Between the new apartments and restaurants of Lowertown and the busy breweries and stores of W. 7th Street, the heartbeat of downtown St. Paul remains barely audible.
Even as city leaders celebrate the growth of the past several years, they’re turning their eyes to the Central Business District, where glossy corporate offices are just steps from vacant storefronts and not much happens after 5 p.m.
“We’ve made such great strides in downtown St. Paul over the last decade,” said Joe Spencer, president of the Downtown Alliance. “We want to encourage that to continue to grow ever more strong, and grow toward the middle, which I think it is.”
Local government officials are courting startups, planning park improvements, budgeting to rebuild streets and advocating for more transit. Long term, they envision major projects — including new skyscrapers — that would transform the face of the city.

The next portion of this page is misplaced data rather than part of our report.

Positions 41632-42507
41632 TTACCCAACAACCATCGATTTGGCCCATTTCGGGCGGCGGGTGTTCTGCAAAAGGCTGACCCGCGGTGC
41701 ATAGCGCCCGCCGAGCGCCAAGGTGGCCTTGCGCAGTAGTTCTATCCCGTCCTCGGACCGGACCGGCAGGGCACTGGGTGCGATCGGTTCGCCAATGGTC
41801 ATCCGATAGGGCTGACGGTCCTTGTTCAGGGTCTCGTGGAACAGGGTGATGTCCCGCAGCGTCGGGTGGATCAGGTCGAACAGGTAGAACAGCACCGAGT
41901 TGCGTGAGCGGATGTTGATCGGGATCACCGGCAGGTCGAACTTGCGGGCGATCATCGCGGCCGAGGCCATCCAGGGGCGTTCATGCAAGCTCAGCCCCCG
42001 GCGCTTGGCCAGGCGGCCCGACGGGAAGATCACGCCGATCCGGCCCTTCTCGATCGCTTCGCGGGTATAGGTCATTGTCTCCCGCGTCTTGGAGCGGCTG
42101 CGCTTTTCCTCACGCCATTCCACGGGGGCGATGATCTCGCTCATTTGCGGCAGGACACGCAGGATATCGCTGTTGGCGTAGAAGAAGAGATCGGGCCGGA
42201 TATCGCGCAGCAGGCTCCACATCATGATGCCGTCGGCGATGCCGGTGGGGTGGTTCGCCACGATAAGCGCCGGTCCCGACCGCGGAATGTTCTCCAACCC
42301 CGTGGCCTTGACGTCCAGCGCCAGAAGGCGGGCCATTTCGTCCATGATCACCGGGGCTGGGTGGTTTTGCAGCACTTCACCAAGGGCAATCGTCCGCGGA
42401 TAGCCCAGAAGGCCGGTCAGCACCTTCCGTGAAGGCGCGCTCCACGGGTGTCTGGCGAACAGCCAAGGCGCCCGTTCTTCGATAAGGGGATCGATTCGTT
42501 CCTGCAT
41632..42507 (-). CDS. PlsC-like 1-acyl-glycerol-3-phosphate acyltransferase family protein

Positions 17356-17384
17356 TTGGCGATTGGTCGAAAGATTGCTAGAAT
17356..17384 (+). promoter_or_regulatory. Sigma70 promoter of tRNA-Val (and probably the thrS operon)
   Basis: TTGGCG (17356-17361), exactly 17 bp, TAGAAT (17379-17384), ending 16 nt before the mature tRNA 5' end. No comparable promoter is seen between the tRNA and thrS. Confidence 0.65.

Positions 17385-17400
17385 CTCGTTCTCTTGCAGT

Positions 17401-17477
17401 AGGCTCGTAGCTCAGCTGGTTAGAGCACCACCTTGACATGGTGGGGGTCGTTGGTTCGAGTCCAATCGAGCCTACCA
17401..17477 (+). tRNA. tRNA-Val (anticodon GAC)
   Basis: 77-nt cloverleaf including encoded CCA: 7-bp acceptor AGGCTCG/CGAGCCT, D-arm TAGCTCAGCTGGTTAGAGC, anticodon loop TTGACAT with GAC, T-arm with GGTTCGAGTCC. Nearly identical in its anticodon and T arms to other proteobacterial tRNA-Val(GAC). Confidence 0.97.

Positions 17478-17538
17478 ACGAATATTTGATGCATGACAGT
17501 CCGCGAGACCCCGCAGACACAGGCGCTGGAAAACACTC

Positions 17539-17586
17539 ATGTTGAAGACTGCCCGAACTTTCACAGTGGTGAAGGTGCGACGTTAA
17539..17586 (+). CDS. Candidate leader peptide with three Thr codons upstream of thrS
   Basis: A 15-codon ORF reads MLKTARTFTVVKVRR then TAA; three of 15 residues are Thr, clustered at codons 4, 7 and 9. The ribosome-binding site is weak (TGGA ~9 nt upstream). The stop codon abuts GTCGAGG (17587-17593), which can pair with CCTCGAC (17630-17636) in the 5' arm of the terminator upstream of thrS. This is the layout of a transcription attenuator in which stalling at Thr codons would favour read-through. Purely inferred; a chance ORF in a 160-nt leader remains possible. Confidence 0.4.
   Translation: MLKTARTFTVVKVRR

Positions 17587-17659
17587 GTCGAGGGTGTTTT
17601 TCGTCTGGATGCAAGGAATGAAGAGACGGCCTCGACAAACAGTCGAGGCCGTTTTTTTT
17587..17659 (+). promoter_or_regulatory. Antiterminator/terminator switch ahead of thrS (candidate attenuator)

It’s an ambitious undertaking, one that Mayor Melvin Carter said he hopes outlives his time at City Hall.
“I see absolutely nothing but opportunity for downtown,” the mayor said in an interview. “We want downtown to look like a place that you’re there, and you say, ‘This is where I want to plan my dream.’ ”
Those already downtown remain hopeful, but they also have seen big plans fall short.
Joe Furth moved his Eclipse Records to Wabasha Street from University Avenue in 2011. While he likes being downtown, he said, he’s worried about the lack of activity — even with new development, like the Treasure Island Center on the former Macy’s site.
“There was all this talk about how it was going to bring a ton of people downtown, but I don’t know if that’s necessarily the case,” he said. “There just really isn’t enough to drive them down here.”